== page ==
DVD Layer Change

Discussion in 'Archived Threads 2001-2004' started by SamC, Jan 31, 2002.

  1. SamC

    SamC Agent

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    I currently have a Toshiba DVD player (SD1200 I think). I bought it about 12 months ago, after my first DVD player which was a JVC that I had for about 18 months before that.

    I know that there is a layer change, and we all cringe when it happens, but which machines are best at minimising the effect of it??

    Is there a DVD player on the market (or one that someone know is in development) that has a cache memnory to buffer the info and prevent the layer change being apparent?? I guess this would be similar to a portable CD player's buffer.
     
  2. Nikos

    Nikos Auditioning

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    I recently read that the layer changes are noticed because the software (DVDs) are dumping their cache and switching layers. Some DVD players perform this task quicker than others (ie Denons) but there will ALWAYS be some sort of noticeable pause if the software was designed that way.

    There are some DVD titles (I'm not sure which ones) that offer seamless layer changes and from my understanding, just about all DVD players are able to perform that.

    Nikos
     
  3. Chuck C

    Chuck C Cinematographer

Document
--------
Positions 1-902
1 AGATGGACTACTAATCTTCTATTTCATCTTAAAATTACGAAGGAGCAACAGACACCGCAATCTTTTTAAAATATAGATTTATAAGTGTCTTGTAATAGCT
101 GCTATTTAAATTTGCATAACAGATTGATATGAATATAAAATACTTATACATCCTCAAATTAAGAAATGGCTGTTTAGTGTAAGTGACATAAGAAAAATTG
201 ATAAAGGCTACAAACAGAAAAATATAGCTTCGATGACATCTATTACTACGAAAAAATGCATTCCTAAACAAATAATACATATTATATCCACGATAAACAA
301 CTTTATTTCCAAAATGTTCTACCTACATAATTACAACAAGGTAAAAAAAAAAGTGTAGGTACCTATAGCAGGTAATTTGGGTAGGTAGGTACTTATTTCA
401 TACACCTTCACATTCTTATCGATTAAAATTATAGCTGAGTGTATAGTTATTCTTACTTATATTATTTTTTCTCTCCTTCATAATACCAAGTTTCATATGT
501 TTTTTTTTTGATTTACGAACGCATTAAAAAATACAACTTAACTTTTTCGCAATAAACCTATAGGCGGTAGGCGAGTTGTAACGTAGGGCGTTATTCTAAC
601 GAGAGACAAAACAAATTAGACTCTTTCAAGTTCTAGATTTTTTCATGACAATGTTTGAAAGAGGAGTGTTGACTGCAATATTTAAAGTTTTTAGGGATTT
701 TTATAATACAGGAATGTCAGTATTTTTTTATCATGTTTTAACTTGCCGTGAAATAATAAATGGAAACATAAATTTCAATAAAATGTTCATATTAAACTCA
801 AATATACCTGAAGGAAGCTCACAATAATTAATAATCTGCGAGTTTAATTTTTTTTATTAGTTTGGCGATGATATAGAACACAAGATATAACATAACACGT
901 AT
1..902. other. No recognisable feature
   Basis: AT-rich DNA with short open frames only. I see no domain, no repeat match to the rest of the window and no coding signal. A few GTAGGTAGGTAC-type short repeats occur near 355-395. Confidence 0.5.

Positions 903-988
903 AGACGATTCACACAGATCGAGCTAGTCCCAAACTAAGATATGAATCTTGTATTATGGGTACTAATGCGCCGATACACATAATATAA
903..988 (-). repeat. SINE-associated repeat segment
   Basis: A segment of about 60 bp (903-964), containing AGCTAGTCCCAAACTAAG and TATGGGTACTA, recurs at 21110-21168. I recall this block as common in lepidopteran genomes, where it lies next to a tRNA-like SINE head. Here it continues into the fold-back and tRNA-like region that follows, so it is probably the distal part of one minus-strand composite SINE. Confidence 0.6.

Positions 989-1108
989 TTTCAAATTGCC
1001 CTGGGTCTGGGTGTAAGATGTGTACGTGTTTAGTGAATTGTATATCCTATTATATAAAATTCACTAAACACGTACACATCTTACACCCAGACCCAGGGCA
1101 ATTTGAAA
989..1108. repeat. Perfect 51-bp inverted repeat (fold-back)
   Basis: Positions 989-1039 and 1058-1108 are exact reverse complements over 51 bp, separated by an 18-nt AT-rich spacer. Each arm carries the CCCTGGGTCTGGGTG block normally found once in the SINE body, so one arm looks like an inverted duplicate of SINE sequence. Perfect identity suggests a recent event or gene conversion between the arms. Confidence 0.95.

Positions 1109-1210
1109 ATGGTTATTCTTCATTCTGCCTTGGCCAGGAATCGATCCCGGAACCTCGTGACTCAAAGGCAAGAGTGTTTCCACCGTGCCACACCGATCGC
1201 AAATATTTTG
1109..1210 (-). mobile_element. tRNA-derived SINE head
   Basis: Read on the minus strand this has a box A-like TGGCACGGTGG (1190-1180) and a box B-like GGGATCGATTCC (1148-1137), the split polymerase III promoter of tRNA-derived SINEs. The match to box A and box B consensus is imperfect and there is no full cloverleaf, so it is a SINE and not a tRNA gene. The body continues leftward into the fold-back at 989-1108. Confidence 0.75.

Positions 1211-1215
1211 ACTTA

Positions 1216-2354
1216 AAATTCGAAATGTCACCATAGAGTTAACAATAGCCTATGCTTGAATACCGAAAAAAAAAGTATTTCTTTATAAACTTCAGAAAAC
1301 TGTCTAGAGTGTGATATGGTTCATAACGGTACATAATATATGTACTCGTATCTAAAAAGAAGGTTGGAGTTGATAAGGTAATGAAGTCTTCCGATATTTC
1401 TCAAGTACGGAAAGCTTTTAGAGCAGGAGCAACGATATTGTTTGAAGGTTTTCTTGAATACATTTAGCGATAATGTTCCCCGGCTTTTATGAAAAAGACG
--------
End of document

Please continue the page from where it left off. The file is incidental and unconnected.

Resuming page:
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  4. Ken Seeber

    Ken Seeber Supporting Actor

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    Several Denon DVD players have 4 megabyte memory buffers to eliminate this problem.
     
  5. AbelM

    AbelM Second Unit

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    Really I have Tosh SD1700 and I can't tell the layer change ona few DVD's...

    Driven

    Remember the Titans

    Fifth Element

    T2

    Saving Silverman

    Freddy Got Fingered

    The Original Kings of Comedy
     
  6. John Kotches

    John Kotches Cinematographer

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    All,

    Let's get something clear. Every disc that is dual layer, must have a layer change. There are two ways to encode them:

    Non-seamless -- this is the DVD specification.

    Seamless -- technically outside of DVD specification.

    There was discussion earlier about buffers and dumping/etc.

    Non-seamless layer breaks force a buffer dump, which means you have to seek to the new position and refocus. For RSDL encoded, this means just a refocus -- for Dual Layer non Reverse Spiral, you have to seek back to the beginning of the disc and refocus.

    Sony Superbit discs are encoded seamless layer break, and on the players I've worked with (Onkyo DV-S939/Toshiba SD-9200, JVC XV-SA75GD, Toshiba SD-5700, Kenwood DV-5700, Panasonic RP-91N) all have handled this flawlessly.

    DVD-ROM drives generally do better on layer breaks than standard mechanisms, and the best layer changes we've measured utilize DVD-ROM drives (Denon 2800, approximately 0.25 seconds). We time this using a specific title (the WHQL disc layer change). It is an excellent benchmark, as the chapter and time are clearly noted, and the content is ideal for observing the break.